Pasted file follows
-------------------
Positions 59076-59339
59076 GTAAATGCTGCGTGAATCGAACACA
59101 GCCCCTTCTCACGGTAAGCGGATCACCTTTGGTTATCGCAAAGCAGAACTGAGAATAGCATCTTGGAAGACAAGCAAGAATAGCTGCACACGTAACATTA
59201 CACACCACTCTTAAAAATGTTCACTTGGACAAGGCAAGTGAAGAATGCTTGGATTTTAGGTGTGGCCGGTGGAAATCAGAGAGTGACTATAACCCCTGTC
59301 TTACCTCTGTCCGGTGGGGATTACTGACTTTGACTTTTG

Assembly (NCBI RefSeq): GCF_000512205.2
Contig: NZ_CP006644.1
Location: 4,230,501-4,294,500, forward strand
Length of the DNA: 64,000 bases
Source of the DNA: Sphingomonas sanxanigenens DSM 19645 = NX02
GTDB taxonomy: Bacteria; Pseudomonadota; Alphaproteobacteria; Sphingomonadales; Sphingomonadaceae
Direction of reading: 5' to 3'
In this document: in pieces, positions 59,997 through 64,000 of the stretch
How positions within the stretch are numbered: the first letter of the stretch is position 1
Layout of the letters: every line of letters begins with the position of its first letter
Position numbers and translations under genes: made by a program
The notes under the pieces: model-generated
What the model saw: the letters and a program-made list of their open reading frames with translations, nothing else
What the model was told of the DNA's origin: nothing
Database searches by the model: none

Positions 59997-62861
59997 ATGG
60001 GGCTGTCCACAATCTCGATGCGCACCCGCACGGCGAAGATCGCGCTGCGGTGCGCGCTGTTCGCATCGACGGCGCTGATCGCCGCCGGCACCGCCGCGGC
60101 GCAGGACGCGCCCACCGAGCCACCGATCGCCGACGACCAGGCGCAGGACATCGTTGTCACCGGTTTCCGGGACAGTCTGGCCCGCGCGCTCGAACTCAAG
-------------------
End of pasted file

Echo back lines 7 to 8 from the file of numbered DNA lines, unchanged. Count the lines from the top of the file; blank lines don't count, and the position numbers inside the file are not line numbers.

Contig: NZ_CP006644.1
Location: 4,230,501-4,294,500, forward strand